Take your smartphone out of your pocket and put on your Bluetooth noise-cancelling headphones. Scroll through your apps: Spotify, YouTube, Primephonic, Apple Music. The possibilities are endless. You select your carefully curated summer playlist and listen through your high-quality headphones.
Now think back to a time when you wouldn’t be able to do this. Seems strange, right?
Rewind back a few decades and the only thing you would be listening to on the go is Sony’s Walkman, with the leaky headphones that cost 9p to manufacture. You can almost guarantee the three people you were next to on the bus would know exactly what you were listening to. And none of them wanted to hear Bohemian Rhapsody for the twelfth time that morning.
Jumping forward to the late ’80s, and enter the Sony Discman. When CDs came on the scene this was the portable listening device you wanted. The early D-50 model was rather expensive when it originally landed. It was the first portable CD player and it sparked public interest in CDs for the audio industry. This was then re-branded to a Walkman in the ’00s.
We then moved on to the ’90s, which brought us Sony’s excellent but short-lived MiniDisc. The ultimate portable disc player with its very own miniature discs, this was set to soar to the top of portable audio listening charts. The digital quality of CD with the recording capabilities of cassette, it seemed like the perfect way forward. Except that the internet had other ideas.
By the noughties, everyone had a portable MP3 player, full of tracks downloaded from sites such as Napster (not by us, though, totally illegal and all that) or ripped from CDs (as long as you owned those CDs, of course).
Portable listening took an unexpected turn when Apple launched the first-generation iPod in 2001 alongside iTunes for Mac. Others had been there first with MP3 players, but it was Apple’s beautiful white portable with its matching white earbuds that really changed the way we listened to music on the go. With iTunes allowing you to create playlists, and the iTunes Store coming along with songs costing 79p, life was good.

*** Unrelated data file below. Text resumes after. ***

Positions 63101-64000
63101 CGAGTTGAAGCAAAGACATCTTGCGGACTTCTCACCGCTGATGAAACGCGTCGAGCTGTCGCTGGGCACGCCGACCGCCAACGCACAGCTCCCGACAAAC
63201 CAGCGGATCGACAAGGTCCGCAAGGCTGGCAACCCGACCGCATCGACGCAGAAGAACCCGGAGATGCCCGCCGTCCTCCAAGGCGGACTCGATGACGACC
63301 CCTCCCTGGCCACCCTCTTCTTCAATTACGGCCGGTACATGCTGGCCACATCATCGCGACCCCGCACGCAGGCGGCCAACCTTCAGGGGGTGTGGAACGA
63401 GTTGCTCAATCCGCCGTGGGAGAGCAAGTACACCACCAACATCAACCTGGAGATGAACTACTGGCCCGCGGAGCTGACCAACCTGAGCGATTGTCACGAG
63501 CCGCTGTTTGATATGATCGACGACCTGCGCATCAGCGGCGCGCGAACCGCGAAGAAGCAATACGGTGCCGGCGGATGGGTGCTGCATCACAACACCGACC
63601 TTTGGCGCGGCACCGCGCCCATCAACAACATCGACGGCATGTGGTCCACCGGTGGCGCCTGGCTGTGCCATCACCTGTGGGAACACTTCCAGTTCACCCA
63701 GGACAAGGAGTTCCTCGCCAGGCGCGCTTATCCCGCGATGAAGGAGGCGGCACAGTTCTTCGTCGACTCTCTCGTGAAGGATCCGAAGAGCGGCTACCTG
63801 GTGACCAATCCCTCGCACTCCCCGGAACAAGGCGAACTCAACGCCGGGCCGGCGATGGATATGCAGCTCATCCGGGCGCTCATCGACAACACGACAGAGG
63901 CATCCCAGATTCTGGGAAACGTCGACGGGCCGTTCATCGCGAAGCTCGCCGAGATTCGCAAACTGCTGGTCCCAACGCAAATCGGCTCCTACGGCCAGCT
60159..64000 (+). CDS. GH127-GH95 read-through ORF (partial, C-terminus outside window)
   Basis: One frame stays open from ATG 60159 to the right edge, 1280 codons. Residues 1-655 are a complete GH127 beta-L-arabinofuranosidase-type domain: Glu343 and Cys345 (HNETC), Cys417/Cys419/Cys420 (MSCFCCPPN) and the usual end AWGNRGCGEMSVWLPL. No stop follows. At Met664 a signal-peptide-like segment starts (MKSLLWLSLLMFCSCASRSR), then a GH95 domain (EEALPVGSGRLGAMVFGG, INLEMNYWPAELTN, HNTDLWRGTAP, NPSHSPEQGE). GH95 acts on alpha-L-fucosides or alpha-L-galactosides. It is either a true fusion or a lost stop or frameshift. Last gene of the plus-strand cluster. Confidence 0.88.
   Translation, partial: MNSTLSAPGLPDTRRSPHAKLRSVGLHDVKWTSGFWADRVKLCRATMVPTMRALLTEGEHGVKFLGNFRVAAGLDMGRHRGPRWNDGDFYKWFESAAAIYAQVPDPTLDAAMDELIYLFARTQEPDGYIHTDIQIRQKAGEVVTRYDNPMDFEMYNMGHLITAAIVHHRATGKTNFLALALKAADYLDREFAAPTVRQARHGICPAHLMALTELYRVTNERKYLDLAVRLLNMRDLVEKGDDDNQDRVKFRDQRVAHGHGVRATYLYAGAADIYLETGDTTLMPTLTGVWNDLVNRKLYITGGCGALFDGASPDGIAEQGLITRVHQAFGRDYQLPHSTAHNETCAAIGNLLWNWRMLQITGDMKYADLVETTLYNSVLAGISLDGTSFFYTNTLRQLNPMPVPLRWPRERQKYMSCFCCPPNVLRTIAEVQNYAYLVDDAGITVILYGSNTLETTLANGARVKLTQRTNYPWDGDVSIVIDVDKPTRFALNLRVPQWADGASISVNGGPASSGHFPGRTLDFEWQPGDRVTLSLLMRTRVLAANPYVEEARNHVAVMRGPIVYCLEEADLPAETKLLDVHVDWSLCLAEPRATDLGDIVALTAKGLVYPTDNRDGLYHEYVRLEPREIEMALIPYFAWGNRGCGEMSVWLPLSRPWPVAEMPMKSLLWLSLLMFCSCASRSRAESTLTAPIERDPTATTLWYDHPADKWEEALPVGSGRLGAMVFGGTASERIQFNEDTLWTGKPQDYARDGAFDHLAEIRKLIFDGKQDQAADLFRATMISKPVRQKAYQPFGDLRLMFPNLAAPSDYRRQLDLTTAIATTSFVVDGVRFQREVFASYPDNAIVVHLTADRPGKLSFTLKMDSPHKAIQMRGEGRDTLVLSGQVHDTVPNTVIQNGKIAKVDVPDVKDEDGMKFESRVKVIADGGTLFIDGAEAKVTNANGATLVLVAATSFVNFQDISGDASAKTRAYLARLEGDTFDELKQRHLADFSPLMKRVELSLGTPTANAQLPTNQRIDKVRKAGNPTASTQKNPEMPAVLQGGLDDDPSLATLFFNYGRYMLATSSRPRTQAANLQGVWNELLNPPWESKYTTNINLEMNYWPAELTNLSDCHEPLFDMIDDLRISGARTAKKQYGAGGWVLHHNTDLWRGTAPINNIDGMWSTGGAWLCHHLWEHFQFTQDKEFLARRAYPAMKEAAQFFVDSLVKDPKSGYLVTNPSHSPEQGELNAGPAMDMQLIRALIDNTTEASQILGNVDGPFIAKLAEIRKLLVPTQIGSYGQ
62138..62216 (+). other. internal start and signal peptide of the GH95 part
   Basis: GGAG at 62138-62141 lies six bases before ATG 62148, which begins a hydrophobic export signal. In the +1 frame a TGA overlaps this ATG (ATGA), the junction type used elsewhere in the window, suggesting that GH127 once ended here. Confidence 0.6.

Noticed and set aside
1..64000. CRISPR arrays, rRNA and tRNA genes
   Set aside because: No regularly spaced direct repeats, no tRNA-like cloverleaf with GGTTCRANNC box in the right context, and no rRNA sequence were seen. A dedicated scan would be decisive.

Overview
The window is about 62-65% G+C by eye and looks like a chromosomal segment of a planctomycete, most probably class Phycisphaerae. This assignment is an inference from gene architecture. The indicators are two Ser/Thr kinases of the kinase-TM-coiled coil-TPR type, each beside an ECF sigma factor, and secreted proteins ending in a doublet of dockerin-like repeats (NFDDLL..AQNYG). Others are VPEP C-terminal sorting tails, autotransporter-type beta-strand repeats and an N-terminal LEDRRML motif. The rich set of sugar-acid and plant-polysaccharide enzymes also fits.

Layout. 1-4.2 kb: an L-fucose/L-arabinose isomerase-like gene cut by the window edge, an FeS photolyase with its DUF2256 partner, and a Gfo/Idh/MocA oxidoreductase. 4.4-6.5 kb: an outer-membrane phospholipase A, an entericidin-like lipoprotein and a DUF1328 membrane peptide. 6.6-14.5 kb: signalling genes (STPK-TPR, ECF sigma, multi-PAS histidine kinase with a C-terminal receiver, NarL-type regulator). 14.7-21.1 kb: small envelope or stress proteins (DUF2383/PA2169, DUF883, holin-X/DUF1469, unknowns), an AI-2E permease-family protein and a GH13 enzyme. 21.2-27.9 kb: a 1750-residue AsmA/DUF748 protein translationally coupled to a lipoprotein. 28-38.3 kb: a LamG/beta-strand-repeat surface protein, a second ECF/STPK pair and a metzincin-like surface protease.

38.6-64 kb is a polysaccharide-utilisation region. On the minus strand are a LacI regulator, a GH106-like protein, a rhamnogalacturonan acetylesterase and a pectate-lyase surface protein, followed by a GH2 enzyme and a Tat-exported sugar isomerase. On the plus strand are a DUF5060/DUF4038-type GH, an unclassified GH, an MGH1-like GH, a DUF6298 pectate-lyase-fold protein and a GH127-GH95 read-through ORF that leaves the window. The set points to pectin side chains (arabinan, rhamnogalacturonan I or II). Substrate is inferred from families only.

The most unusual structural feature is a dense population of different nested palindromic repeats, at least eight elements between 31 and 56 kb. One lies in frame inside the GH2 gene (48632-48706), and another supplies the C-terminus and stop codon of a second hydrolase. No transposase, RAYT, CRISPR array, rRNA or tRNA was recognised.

This then paved the way for the much-loved music platform Spotify, which you can now access from nearly all smart devices, and then a more diverse array of services such as TIDAL with its increase in sound quality, and the classical-focused Primephonic.
It’s hard to believe, watching everyone walk around using their smartphones as listening devices, that there was ever a time you couldn’t. The more discerning on-the-go audiophiles still insist on a dedicated device, of course, such as the stunning hi-res portable media players from Astell&Kern.
Some of our roosters have looked back to share their experiences of their early listening devices. Oh, how times have changed.
Sony Walkman – junior account executive, Frankie Stewart
My first ever portable listening device was a Sony Walkman in pale blue. It was circa 2000/2001 and I was an annoying 4-year-old who needed a distraction. I remember listening to old Van Morrison tapes from my dad in the car and not being able to keep the headphones to fit around my head.
Philips AZ 6835 – senior account manager, Simon Osborne-Walker
I’m far too old to remember what my first portable cassette player was. It was almost certainly a Philips, as that’s where my dad and granddad both worked. Actually, before that I had a red Dansette record player that was my mum’s, but that was only portable in as far as it had a handle to carry it around. My first portable love was a Philips (obviously) portable CD player. The whirr as that disc spun – and it had an LCD! Until I started buying rave tape packs and realised I needed to downgrade back to a cassette player, this was my pride and joy.
Apple iPod Shuffle – account executive, Ellie Sell
Although I had portable listening devices prior to 2005, the one that sticks out the most in my memory is my first generation Apple iPod Shuffle. I had one it in a raffle at my school fete (yes, I know, jackpot). Getting an iPod for me was honestly the best thing since sliced bread. I remember the excitement of loading all my CDs onto iTunes to put them on my iPod. This was my first taste of music freedom and not having to listen to my parents’ music, and I loved it.